Itinerant Fan

MLB All-Star Diary, Day 3

All-Star panorama

(Note: This is the third of a three-part series on our trip to the 2016 MLB All-Star Game in San Diego. You can read Part 1 on the All-Star Futures Game here, and Part 2 on the Home Run Derby here.)

Day 3: The game itself!

I nearly didn’t go to the actual game. I had hoped to pay $200 or less for a ticket, but prices had held steadily at $250 and up, and actually were rising on the morning of the game as inventory declined. It didn’t help much that I was fishing for a single ticket, either, as my companions of the previous two days both had to work. I was about 15 minutes from giving up and going about an All-Star-less day when a single ticket was posted for sale for $237 (total, with fees) on StubHub. Without even thinking, I rushed to buy it, and suddenly I was off to the All-Star Game with about four hours to spare.

So with that $237 purchase, that brought my individual ticket cost for the weekend to $587 — over face value, but not by much. And my Tuesday ticket turned out to be in Section 302, behind home plate in the upper deck (see photo above). In the end, I couldn’t have been happier with the way that turned out, though if you really want to attend a big event I don’t at all recommend waiting until the day of the game to buy a ticket. I certainly won’t do that again.

At any rate, I entered the ballpark about an hour and a half before first pitch and cruised through an already crowded concourse looking for a souvenir that I could tote around and broadcast to people, “I was at the 2016 All-Star Game.” After a long time waffling, I settled on a simple hat with the All-Star Game logo on it, and I got a free tote bag to boot for paying with MasterCard, the official sponsor of the game. So I guess it pays to pay attention to sponsors sometimes.

I was in my seat, California surf burrito in hand (that’s a carne asada burrito with shrimp and french fries also inside, don’tcha know), in time for player intros and the controversial Canadian anthem performance. If anything, being there for the pageantry makes it worth the experience — the anthems, the flyover, the Stand Up 4 Cancer salute in the middle innings, the “God Bless America” performance at the seventh-inning stretch, all those things have more impact when you’re there. The Stand Up 4 Cancer salute in particular was great in that everyone around me took part, holding up signs that were taped onto each seat — no one sat in their seats or goofed off.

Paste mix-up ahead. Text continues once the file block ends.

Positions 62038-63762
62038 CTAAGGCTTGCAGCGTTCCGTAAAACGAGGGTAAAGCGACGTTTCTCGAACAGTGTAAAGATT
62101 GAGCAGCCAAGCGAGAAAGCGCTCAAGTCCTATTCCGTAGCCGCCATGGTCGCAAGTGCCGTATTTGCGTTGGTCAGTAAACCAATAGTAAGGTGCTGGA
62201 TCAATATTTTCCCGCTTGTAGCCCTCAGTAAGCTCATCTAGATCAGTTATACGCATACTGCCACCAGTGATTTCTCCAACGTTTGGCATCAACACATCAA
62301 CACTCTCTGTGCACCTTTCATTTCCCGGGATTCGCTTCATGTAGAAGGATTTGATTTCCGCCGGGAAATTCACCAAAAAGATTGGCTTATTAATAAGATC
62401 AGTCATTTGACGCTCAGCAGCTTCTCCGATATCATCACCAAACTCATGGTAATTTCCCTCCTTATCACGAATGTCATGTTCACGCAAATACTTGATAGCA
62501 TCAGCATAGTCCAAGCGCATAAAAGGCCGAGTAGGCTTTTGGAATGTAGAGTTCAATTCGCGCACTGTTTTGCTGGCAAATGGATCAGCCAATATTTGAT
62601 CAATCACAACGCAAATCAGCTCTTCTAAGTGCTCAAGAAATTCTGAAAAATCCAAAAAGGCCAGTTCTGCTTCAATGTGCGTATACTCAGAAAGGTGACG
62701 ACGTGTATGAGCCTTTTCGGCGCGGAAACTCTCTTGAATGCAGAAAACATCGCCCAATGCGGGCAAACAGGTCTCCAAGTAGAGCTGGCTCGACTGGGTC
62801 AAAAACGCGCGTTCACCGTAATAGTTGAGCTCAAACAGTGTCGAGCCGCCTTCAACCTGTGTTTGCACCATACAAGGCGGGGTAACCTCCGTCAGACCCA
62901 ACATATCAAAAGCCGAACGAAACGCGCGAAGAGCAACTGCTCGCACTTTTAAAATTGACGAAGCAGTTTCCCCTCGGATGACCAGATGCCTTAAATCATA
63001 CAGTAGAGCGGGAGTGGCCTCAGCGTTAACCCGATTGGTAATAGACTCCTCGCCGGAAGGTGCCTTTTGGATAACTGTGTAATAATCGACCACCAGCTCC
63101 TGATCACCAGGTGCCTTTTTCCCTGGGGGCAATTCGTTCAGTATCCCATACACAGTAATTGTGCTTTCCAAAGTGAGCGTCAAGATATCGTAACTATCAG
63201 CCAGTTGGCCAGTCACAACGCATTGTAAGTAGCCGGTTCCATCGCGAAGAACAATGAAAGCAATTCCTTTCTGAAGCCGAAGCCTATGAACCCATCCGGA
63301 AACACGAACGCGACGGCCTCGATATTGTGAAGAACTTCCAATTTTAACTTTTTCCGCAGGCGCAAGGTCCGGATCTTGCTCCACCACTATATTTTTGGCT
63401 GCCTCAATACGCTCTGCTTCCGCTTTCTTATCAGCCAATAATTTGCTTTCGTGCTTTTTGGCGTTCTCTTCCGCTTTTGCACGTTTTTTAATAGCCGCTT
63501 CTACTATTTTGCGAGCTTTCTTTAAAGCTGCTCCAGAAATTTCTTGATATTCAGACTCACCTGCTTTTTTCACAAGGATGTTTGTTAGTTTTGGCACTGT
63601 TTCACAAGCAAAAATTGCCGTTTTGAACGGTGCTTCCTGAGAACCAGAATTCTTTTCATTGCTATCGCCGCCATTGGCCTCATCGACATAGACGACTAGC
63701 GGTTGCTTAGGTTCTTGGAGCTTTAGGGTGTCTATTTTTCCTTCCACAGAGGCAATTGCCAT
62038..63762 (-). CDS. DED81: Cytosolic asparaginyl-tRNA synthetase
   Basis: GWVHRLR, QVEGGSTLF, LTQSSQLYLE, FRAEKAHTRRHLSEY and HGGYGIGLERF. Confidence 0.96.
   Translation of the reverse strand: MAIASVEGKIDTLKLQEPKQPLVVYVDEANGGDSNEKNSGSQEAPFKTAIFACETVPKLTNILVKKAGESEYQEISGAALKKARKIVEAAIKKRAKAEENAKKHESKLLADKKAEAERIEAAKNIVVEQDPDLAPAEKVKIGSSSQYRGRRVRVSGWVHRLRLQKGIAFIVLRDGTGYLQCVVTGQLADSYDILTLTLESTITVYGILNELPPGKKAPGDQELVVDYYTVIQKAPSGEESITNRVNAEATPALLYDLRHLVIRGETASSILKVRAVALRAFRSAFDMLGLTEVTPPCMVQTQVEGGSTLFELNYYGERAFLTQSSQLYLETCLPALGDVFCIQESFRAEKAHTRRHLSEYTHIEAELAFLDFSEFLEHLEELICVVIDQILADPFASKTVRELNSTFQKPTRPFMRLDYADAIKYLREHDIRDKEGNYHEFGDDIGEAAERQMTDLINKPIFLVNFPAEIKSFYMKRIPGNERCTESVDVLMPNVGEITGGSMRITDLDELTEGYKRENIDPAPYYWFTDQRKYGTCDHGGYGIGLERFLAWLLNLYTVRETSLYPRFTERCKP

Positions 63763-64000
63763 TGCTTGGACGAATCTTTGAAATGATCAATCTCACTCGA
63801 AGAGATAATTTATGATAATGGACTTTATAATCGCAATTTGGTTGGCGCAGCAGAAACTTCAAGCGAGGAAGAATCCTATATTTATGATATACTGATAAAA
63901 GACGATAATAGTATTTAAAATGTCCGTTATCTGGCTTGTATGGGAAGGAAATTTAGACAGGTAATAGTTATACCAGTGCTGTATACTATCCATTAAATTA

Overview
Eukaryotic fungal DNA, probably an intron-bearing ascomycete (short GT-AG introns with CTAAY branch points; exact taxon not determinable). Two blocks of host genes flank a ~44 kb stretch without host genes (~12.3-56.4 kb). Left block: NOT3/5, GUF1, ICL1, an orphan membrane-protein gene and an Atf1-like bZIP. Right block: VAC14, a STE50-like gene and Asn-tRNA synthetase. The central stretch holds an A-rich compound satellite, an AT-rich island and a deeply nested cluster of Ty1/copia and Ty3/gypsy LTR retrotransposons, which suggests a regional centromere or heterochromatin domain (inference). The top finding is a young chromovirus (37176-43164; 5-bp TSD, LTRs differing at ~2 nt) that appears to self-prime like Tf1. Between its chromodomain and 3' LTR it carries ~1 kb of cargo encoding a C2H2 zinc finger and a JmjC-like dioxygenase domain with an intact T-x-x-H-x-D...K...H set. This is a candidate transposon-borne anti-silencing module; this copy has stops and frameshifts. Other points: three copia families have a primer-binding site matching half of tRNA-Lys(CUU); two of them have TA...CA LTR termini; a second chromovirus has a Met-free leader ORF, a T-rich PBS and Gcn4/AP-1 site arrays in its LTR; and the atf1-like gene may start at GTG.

I wound up seated next to a fairly large cluster of Royals fans who had come from Kansas City for the game, and of course cheered loudly when eventual game MVP Eric Hosmer and then Salvador Perez homered early on. (Curiously, the seat next to mine remained empty throughout, leading me to wonder if the person who had put my ticket up for sale had botched the entry and forgotten to list the second ticket. His loss, I guess.)

Jersey Boy, seated on the left-field side of the upper deck, texted me in the seventh inning to say the party next to him had left, so I joined him for the final two innings. His son was particularly energetic, gabbing with the woman seated behind them and jumping up and down in his seat. I was happy to have had a positive All-Star experience, but I was even more glad that they had one too.

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